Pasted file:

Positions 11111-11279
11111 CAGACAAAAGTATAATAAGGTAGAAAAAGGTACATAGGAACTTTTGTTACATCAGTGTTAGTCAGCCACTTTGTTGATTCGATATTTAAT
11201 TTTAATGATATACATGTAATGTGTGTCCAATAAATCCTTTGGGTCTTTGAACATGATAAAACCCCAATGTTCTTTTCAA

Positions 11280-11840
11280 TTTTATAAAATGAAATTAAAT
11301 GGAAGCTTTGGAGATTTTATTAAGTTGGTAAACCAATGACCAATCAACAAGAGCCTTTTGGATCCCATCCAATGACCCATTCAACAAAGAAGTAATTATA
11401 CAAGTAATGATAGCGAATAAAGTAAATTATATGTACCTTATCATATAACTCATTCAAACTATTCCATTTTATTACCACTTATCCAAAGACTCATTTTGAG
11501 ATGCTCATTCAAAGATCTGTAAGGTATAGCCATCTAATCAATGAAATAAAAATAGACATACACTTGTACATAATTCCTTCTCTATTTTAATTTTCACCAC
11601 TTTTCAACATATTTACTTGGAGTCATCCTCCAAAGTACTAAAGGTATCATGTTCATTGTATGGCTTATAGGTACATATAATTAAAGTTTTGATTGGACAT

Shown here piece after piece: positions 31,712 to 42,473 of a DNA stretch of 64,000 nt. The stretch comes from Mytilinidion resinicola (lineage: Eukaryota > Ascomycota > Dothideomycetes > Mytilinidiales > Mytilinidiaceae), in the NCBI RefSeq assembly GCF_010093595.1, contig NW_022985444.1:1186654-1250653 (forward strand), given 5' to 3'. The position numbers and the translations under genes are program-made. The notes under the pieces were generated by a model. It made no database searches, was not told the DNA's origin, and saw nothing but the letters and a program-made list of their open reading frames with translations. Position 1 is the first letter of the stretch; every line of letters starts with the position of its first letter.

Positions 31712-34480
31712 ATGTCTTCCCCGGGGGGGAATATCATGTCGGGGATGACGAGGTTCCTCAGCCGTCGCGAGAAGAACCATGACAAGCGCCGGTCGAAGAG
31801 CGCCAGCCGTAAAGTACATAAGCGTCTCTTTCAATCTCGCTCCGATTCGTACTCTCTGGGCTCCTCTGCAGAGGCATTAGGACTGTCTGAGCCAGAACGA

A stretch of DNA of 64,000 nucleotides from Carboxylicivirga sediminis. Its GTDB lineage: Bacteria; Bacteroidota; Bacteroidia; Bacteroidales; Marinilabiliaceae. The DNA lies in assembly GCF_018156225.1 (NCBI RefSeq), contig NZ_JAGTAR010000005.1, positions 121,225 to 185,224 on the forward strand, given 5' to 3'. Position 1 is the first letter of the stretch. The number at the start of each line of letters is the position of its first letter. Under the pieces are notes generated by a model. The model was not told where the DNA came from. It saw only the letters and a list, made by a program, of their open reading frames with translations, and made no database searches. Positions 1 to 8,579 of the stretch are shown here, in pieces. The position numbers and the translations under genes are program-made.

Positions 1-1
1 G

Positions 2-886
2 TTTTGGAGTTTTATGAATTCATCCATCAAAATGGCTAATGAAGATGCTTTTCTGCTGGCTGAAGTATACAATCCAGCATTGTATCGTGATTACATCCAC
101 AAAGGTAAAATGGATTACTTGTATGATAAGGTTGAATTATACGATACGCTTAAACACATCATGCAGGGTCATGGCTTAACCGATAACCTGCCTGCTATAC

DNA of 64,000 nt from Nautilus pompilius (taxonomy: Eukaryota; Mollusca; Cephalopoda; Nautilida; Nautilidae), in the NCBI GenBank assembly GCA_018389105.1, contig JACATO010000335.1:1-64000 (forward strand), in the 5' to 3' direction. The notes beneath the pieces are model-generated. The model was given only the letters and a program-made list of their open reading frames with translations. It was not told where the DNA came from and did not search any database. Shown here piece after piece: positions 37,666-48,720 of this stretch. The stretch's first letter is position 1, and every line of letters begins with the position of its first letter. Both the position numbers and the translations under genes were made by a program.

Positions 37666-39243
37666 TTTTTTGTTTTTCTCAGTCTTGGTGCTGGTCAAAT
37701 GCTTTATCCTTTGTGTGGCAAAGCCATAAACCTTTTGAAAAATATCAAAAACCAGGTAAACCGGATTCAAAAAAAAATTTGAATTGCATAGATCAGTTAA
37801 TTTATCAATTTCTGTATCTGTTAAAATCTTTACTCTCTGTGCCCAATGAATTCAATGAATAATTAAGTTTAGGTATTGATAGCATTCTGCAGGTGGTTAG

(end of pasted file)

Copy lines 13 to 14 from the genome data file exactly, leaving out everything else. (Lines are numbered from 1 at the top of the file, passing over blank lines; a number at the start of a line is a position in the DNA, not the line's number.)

31801 CGCCAGCCGTAAAGTACATAAGCGTCTCTTTCAATCTCGCTCCGATTCGTACTCTCTGGGCTCCTCTGCAGAGGCATTAGGACTGTCTGAGCCAGAACGA

A stretch of DNA of 64,000 nucleotides from Carboxylicivirga sediminis. Its GTDB lineage: Bacteria; Bacteroidota; Bacteroidia; Bacteroidales; Marinilabiliaceae. The DNA lies in assembly GCF_018156225.1 (NCBI RefSeq), contig NZ_JAGTAR010000005.1, positions 121,225 to 185,224 on the forward strand, given 5' to 3'. Position 1 is the first letter of the stretch. The number at the start of each line of letters is the position of its first letter. Under the pieces are notes generated by a model. The model was not told where the DNA came from. It saw only the letters and a list, made by a program, of their open reading frames with translations, and made no database searches. Positions 1 to 8,579 of the stretch are shown here, in pieces. The position numbers and the translations under genes are program-made.